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Creativity: Leading the Charge in Times of Change

Monday, April 14, 2014
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This post is first in a series which will include the rationale for creativity in the workplace, the trainability of creativity, and the importance of leadership for engaging workers in an innovative workplace.

Change is the new normal. It may sound cliché, but when product life cycles range from five years, for manufactured goods, to less than a year for technological products, this statement is reality. To survive and compete in today’s world, individuals and businesses must continuously change to adapt to evolving demands.

At every level, on a fairly consistent basis, workers must learn, unlearn, and relearn. Being unable to do this in the 21st century is, according to Alvin Toffler, the equivalent of being illiterate.

When we create, we introduce change. We bring into existence a novel concept that adds value to our performance, our teams, and our organizations. Humans have the unique capability to deliberately engage in creative thought, to direct their imaginations to resolve complex challenges, or to seize upon new opportunities.

Organizations that do not facilitate or leverage the creative talents of employees, customers, and suppliers become wedded to the status quo and cannot change quickly enough to remain viable. Think: Kodak, Blockbuster, and Radio Shack.

A valuable skill

Individuals who can direct their creativity deliberately to solve problems possess a valuable workplace skill—one that is in rising demand. In 2008, the Report of the New Commission on the Skills of the American Workforce, known as Tough Choices or Tough Times, cautioned that “Creativity, innovation, and flexibility will not be the special province of an elite group. It will be demanded of virtually everyone who is making a decent living, from graphic artists to assembly line workers, from insurance brokers to home builders.”

This line of thinking might explain why, in a 2012 global study by IBM, that CEO’s identified creativity as one of the key success factors for employees. Creativity now tops most lists of highly desirable workplace skills, and for good reason: creativity drives innovation and results in higher levels of employee engagement.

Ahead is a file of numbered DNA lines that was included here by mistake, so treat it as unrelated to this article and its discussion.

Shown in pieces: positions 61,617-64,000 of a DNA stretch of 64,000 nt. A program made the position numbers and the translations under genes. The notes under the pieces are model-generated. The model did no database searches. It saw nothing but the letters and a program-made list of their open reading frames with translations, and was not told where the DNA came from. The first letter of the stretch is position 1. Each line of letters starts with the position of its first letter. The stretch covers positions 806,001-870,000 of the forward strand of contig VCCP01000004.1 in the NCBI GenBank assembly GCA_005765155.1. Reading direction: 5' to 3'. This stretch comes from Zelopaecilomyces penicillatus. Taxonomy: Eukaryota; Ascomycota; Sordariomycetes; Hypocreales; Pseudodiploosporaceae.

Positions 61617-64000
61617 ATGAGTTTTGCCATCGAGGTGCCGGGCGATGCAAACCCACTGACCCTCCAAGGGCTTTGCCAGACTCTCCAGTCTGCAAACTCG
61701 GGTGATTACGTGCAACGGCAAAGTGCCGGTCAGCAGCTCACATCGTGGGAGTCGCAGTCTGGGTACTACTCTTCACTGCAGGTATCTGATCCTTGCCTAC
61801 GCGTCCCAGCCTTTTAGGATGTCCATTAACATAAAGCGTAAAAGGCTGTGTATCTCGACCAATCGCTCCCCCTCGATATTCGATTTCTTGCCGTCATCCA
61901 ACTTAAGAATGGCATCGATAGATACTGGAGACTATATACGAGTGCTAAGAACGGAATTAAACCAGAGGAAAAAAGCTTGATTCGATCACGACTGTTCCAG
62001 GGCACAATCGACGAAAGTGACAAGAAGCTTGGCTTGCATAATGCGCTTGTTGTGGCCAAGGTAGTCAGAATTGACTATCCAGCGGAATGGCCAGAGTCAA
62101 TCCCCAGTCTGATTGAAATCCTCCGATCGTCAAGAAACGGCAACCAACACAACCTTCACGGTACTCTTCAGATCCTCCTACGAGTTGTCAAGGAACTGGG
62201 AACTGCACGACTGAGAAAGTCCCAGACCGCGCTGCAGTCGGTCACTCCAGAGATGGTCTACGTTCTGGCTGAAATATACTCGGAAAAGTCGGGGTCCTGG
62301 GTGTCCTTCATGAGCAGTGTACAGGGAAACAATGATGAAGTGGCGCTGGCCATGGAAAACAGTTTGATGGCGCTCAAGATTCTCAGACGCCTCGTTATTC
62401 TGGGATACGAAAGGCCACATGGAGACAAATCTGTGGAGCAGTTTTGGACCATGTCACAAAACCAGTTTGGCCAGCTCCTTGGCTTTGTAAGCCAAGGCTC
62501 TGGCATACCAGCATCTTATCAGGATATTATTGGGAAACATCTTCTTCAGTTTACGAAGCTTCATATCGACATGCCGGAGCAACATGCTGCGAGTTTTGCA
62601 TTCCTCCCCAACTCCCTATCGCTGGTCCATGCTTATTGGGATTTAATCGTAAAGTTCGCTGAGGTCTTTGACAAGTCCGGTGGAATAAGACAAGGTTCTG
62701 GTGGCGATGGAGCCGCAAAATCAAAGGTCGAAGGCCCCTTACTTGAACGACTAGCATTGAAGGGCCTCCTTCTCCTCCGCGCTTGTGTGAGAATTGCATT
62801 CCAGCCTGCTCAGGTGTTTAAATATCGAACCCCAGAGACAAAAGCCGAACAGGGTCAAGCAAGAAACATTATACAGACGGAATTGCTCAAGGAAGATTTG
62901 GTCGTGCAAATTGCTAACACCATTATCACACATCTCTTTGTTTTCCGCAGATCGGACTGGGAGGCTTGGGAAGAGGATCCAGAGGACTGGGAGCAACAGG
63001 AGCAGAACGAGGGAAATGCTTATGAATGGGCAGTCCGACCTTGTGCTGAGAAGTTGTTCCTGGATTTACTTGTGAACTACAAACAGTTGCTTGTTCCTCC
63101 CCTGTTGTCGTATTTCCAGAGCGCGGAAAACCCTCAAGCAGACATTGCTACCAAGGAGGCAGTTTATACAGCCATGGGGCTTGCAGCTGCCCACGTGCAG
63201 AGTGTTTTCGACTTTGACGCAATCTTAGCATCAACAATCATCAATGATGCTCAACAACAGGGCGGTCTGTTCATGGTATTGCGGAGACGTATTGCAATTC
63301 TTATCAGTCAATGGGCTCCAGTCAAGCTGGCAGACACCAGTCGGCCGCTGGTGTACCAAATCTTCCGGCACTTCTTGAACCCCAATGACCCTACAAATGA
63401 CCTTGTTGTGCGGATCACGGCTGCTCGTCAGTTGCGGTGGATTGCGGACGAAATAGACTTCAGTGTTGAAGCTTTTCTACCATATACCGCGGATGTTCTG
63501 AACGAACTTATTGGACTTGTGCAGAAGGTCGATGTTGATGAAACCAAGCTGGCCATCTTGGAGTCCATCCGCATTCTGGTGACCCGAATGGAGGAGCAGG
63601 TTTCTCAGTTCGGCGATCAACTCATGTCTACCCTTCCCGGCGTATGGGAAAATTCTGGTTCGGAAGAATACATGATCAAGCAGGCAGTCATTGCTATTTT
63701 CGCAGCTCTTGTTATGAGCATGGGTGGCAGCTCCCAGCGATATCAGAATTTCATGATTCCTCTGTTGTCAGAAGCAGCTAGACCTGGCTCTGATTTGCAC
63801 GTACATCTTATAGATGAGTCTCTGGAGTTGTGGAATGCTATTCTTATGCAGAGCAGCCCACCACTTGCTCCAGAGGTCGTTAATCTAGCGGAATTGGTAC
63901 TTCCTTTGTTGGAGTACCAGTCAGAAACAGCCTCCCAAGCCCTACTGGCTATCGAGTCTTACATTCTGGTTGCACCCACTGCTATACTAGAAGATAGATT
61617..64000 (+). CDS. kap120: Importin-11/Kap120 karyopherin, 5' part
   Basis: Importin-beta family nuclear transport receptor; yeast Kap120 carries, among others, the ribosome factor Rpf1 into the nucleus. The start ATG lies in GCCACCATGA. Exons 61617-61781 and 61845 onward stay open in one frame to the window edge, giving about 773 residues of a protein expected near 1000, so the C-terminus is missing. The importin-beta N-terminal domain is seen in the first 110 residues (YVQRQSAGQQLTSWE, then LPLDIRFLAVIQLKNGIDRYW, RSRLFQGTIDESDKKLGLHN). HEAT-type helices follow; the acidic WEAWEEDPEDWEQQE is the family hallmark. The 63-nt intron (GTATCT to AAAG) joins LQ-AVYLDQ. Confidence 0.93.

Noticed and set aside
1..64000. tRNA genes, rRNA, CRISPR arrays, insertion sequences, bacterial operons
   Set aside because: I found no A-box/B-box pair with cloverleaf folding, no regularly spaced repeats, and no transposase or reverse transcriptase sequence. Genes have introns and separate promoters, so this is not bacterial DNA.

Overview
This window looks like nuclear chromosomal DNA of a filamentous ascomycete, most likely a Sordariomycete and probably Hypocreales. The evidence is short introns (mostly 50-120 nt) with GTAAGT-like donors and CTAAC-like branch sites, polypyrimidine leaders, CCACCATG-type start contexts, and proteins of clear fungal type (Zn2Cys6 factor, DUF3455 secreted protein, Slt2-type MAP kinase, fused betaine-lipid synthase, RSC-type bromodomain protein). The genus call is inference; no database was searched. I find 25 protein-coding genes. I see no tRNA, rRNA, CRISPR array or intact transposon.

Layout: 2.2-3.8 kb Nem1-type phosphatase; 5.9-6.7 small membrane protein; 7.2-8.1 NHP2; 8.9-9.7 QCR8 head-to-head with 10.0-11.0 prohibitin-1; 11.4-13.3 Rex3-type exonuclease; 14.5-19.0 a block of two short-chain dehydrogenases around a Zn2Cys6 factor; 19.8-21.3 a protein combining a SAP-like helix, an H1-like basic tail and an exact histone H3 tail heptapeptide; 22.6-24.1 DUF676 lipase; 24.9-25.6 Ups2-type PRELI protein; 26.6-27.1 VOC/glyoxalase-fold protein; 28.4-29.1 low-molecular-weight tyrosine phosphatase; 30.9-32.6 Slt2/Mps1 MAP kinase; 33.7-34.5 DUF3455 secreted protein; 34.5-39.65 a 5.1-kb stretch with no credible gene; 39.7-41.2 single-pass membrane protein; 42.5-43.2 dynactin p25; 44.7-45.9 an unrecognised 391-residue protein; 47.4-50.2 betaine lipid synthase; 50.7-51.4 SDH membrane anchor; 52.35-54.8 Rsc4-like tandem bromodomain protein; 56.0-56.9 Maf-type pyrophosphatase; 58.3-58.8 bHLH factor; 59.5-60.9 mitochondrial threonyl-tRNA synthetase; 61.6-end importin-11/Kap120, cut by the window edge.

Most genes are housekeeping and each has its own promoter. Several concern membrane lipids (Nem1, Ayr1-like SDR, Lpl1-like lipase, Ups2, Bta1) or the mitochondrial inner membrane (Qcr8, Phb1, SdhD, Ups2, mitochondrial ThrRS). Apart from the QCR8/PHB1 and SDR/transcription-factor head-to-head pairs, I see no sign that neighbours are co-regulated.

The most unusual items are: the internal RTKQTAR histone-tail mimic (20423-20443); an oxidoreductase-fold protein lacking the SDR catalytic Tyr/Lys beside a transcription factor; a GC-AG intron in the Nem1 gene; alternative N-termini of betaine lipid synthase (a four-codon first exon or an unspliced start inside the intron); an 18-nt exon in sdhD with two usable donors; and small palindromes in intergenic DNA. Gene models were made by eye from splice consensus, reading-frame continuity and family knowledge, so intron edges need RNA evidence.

Models for learning that address desire for creative workers do exist, but they are hardly mainstream. In 2009, an educational framework was designed by the Partnership for 21st Century Skills (P21) to prepare students for the changing demands of the workplace.

The P21 Framework identifies problem solving, creativity and innovation, flexibility and adaptability, and leadership as some of the top skills necessary for success in the 21st Century workplace. Unfortunately, despite widespread support for more creativity by parents and school teachers, the current trend in schools is toward standardization with an emphasis on single right answers—hardly a mirror of the real world students will face. As a result, most new graduates are entering the workforce, and thus, your corporate training rooms, without the types of problem solving and creative thinking skills employers want. This leaves the challenge of cultivating creativity to organizations.

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The role of the training professional

Training professional are in a unique position along the pathway of change. A Conference Board study, carried out in conjunction with ASTD, highlighted the fact that while creativity was included among the 14 most desired applied skills among new entrants, nearly 70 percent of human resource managers were not confident that their organization knew how to develop this “must have” skill.

Training professionals may not be determining policy, but you are in so many ways leading the charge toward change. Your skill as a trainer, your enthusiasm, and indeed your own ability to embrace change will play a part in inspiring those you lead and helping them adjust to each new demand.

So the big questions you may be thinking now are: Can creativity really be taught? Can anyone learn to be creative? Happily, there is no need for a philosophical discussion. The answer to both questions is a solid yes. Rigorous studies over the years have shown that not only do all people have some degree of creative ability; creativity skills can be developed and even deliberately applied. In other words, it is a trainable ability. And there is still more good news: proven methodologies for developing creativity skills already exist.

Here’s a review of some of the ways you and your organization can benefit from creativity. A longer discussion on the topic can be found in the article, “10 Reasons to Flex Your Creative Muscle.”